Care Costs Lower for Practices With More High-Needs Patients

This article originally appeared here.
Share this content:
Care Costs Lower for Practices With More High-Needs Patients
Care Costs Lower for Practices With More High-Needs Patients

THURSDAY, March 16, 2017 (HealthDay News) -- Lower spending and utilization are seen for practices with a higher proportion of high-needs patients, according to a study published in the March issue of Health Affairs.

Dori A. Cross, from the University of Michigan in Ann Arbor, and colleagues examined two scale-related characteristics that could predict how well physician practices delivered care to a high-needs population: the proportion of high-needs patients in the practice and practice size. Data from four years on commercially insured, high-needs patients in Michigan primary care practices were assessed.

The researchers found that, compared with practices with smaller proportions of high-needs patients, those with a higher proportion of high-needs patients (>10 percent of the practice's panel) had lower spending and utilization. Small practices with one or two physicians had lower overall spending than large practices, but not less utilization. Performance on a composite measure of process quality was slightly worse for practices with a substantial proportion of high-need patients and for small practices, compared with their associated reference group.

"Practices that treat a high proportion of high-needs patients might have structural advantages or have developed specialized approaches to serve this population," the authors write. "If so, this raises questions about how best to make use of this knowledge to foster high-value care for high-needs patients."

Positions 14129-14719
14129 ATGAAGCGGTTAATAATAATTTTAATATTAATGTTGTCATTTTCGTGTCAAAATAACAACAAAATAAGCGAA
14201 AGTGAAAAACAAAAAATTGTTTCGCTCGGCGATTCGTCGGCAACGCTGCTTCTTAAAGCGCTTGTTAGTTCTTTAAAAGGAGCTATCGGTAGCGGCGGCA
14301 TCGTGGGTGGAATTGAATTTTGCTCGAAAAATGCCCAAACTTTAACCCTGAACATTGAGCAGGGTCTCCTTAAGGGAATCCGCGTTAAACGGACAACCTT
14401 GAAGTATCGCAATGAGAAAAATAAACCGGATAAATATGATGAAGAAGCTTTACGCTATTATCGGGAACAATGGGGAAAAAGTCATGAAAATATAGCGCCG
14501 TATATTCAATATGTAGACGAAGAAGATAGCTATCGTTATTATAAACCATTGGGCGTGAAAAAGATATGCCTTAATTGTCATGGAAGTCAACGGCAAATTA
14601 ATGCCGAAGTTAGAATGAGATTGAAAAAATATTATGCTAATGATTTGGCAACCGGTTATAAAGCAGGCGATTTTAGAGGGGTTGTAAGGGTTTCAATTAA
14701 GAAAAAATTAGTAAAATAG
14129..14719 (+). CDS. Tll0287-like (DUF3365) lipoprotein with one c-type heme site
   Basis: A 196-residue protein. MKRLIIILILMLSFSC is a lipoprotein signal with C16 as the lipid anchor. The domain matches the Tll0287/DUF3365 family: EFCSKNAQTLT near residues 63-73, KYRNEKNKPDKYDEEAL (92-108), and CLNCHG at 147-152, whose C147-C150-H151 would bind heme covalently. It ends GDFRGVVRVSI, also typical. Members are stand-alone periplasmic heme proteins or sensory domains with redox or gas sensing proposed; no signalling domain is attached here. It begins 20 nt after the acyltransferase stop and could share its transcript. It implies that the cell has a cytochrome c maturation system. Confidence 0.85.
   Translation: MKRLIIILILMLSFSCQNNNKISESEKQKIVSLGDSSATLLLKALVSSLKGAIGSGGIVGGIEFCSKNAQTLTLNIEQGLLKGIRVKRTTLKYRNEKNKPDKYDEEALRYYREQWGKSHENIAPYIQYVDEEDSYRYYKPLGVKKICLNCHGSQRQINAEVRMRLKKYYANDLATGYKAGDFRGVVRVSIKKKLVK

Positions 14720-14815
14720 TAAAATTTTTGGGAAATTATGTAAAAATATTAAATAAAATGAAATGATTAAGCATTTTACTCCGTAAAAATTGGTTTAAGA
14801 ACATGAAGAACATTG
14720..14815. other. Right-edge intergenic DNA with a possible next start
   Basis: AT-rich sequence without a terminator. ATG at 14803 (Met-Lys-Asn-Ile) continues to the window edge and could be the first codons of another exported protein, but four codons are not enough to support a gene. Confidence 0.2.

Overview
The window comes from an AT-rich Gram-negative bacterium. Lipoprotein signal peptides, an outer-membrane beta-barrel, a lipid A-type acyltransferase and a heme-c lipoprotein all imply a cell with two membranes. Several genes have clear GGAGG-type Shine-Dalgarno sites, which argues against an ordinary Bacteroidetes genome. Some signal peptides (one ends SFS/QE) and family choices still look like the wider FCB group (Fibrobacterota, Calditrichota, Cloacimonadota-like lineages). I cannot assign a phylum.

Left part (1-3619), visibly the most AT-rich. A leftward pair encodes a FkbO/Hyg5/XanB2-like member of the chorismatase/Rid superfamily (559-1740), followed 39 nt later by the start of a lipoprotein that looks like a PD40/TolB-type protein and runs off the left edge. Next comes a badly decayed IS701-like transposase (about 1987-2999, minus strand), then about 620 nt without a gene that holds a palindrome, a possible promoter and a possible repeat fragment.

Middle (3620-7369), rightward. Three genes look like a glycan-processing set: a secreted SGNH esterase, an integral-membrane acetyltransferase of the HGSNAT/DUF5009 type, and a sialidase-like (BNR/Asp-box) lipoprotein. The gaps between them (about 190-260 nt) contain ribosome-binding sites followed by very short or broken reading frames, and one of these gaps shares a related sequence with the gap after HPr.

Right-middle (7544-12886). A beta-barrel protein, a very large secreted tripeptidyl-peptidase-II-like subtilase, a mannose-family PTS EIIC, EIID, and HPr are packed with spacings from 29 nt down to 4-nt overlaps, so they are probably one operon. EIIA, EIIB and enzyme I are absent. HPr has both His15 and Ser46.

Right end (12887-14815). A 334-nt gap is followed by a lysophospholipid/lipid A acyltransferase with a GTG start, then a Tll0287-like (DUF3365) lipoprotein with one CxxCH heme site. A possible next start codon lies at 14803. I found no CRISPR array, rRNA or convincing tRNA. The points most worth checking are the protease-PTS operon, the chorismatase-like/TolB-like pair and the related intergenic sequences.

Abstract
Full Text (subscription or payment may be required)

Share this content:

is free, fast, and customized just for you!




Already a member?

Sign In Now »

Trending Activities

All Professions

Drug Lookup

Browse drugs by: BrandGenericDisease

More in Home

Ancient Gene Protects Elephants From Cancer

Ancient Gene Protects Elephants From Cancer

The LIF6 gene destroys cells with damaged DNA

Reasons for Undergoing Cosmetic Procedures Explored

Reasons for Undergoing Cosmetic Procedures Explored

Psychological and emotional motivations more likely in patients wanting acne scar tx, tattoo removal

DNR Orders Linked to Increased Mortality in Older Adults

DNR Orders Linked to Increased Mortality in Older ...

Early versus late DNR tied to shorter median length of stay in hospitalized adults aged 65 years and older

is free, fast, and customized just for you!




Already a member?

Sign In Now »